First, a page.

fish breeding aquarium assistant

A day in the life of a marine conservation volunteer

The sun is already baking hot as we walk across Naifaru Island from the volunteer house to go to breakfast. We wander slowly through the criss-cross of streets passing local people lounging outside their houses in traditional Joali rope chairs and dodging motorbikes. Breakfast is in the cool shade of Aqua Garden restaurant next to the beach, accompanied by the sound of ‘handymen’ Musta and Amin making a wooden crate to transport Nema one of our injured turtles to the Olive Ridley Project.

We say goodbye to Sebastian as he heads to the beach to carry out his sampling on hermit crabs and make our way to the marine centre. On our way, we debate whether or not Nema will still be in her harness as she has a habit of escaping! Today is not one of those days, however, so we say ‘hi’ to all of the turtles and set about the day’s tasks.

As it’s a Monday, we are doing a deep-clean of the tanks, so as Leo cuts up and weighs portions of tuna, Zoe, Julia and I start moving the turtles from their tanks to their feeding buckets. Zoe tests us on their names and the sequence in which they are fed as we do this. I’m amazed that in such a short space of time, we have been able to learn all 44 turtle’s names and can recognize them from subtle differences in their shell pattern and colour. We each have our favourites and it would be easy to spend hours watching them, but we have work to do! We empty the tanks and get scrubbing. The walls and rocks are washed with Dettol and then rinsed before the tanks are re-filled. It’s hot and dirty work, but Leo puts on some music and soon we are all learning a bit more about each other as we sing along and talk about our favourite bands.16466051_10211818373520337_710136535_o


At 10am Sarah gets a surprising phonecall; a tourist group from a local resort have landed on Naifaru and are headed our way. She quickly sets up the presentation and is there to welcome them when they arrive. They are an enthusiastic bunch, keen to ask questions and one couple is reluctant to leave! They are very generous with their donations when they finally depart, which is fantastic, and it’s so nice to hear that they think the work we are doing here is really valuable.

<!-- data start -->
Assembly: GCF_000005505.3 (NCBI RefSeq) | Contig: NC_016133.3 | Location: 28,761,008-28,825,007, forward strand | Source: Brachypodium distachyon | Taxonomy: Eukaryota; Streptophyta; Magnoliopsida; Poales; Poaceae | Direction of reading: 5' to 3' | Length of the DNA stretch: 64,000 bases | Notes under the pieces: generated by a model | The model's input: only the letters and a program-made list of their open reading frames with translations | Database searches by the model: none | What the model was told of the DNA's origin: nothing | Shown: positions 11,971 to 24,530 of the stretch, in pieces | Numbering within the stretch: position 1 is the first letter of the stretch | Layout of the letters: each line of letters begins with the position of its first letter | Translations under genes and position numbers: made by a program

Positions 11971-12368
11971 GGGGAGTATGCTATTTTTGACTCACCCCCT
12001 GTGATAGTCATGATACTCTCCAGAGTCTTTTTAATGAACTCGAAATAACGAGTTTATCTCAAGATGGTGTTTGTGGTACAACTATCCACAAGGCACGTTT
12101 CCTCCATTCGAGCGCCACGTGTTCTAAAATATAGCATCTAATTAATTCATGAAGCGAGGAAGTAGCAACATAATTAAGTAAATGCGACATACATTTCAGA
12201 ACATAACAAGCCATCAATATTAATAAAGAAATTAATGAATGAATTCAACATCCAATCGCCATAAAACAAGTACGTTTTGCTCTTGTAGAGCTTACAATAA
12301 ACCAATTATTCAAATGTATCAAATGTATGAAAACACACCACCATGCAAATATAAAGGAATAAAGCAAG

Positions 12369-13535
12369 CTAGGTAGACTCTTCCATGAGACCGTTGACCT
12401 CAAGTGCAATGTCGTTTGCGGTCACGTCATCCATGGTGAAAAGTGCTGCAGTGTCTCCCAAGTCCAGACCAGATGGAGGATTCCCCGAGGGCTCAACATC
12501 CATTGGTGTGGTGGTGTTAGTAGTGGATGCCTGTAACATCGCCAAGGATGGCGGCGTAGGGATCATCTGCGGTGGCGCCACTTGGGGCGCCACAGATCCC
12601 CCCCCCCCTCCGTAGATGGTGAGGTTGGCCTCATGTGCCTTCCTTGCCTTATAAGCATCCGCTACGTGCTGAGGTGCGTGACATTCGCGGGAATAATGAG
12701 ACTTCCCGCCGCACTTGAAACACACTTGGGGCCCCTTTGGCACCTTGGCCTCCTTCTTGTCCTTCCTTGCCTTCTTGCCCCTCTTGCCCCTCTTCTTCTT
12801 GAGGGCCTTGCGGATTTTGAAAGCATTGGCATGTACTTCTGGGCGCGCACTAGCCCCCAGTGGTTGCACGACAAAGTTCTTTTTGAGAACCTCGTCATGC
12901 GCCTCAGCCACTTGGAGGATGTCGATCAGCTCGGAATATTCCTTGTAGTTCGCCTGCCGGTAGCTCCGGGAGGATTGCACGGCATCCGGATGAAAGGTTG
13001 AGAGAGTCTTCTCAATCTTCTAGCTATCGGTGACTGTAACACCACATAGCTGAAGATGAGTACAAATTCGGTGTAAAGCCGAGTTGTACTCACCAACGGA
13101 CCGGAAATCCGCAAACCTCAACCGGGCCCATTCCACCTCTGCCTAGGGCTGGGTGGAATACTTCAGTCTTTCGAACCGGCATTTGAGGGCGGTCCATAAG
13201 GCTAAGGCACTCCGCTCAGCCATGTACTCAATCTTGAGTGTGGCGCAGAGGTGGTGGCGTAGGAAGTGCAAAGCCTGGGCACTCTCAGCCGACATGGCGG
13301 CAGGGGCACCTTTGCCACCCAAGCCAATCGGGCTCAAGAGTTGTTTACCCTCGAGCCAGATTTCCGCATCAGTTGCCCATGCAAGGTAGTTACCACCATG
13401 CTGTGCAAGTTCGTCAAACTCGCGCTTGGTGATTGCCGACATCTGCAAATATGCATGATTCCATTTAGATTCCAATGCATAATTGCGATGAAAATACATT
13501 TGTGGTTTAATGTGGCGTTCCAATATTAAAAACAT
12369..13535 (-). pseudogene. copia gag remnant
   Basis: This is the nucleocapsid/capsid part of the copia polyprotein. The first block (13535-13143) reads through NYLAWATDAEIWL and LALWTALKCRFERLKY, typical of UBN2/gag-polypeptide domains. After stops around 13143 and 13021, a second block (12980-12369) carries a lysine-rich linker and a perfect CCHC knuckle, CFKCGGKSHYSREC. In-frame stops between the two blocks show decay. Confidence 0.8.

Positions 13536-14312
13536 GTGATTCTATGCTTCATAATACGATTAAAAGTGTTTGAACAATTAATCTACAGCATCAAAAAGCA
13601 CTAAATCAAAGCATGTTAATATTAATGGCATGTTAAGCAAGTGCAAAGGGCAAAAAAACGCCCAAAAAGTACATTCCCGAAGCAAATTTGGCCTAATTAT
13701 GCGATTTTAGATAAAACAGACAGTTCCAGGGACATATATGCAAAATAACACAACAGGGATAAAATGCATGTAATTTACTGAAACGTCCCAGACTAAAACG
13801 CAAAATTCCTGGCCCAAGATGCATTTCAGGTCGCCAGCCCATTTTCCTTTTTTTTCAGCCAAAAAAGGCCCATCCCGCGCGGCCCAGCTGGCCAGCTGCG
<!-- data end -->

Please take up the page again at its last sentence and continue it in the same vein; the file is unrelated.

It’s approaching 1pm as we hurry to finish the last task of the day, to clean the tank of our other two injured turtles Lola and Luna and to treat their wounds with antiseptic cream. We head back to the house for a quick change and meet the Dhoni at the new harbour. Lunch is takeaway today so we eat it on the boat as we make the 25 minute journey across the crystal-clear turquoise water to a nearby uninhabited island, Vavvaru. It’s a choppy boat ride and we spend most of it clinging onto the sides as we sit on the roof to get the best view! We undress to our swimwear to make the last part of the journey, with the intention of wading onto the beach, but the waves are too high so a speedboat comes to meet us. We all jump in, passing snorkeling gear and bags across, and 2 minutes later we are walking onto the white-sand beach.


Sarah and Zoe show us around the coral lab and library. Sebastian is surprised by how much the island has changed in the last two years; a large part of the beach has disappeared and the sand-bank is just visible under the water.We snorkel out against the current, riding the waves, towards the sand bank. The visibility is great, and we are pleased we braved the strong current! Within minutes Sebastian spots an octopus and we take turns diving down to take a look as it hides beneath some coral. We snorkel for about an hour, seeing lots of colourful fish, including some shy clownfish darting in and out of an anemone. As we are heading back in, Zoe and I take a couple of underwater selfies with her GoPro…turns out this was a big mistake! We look up to see Sarah and Sebastian 30m away…they have been following a Manta Ray!! We race over, but too late to see it. We are feeling cold now but are not prepared to head in yet in case it comes back so we snorkel along the reef hoping to see it again. I catch a glimpse of something large out of the corner of my eye, it’s moving fast but ever so gracefully; not a Manta but a spotted Eagle Ray! It’s as curious about us as we are about it and it returns three or four times to check us out. Satisfied with our sighting we turn back towards the beach. On our way in, two more Eagle Rays glide past, right in front of us! We attempt to swim after them but they are out of sight in seconds.



We lie on the wicker loungers in the sun to dry off and watch Sarah’s video of the Manta Ray. Natu and Ricky call us over for some fresh coconut; a must after swimming apparently! Then it’s back onto the Dhoni for the return journey to Naifaru. The sun is setting behind us and the whole sky is lit up with fiery golden light and dotted with pink clouds. Just another day in paradise.


Posted in Excursions, Volunteer Programmes and tagged , , , , , , , , , , , , , , , , , , .

Leave a Reply

Your email address will not be published. Required fields are marked *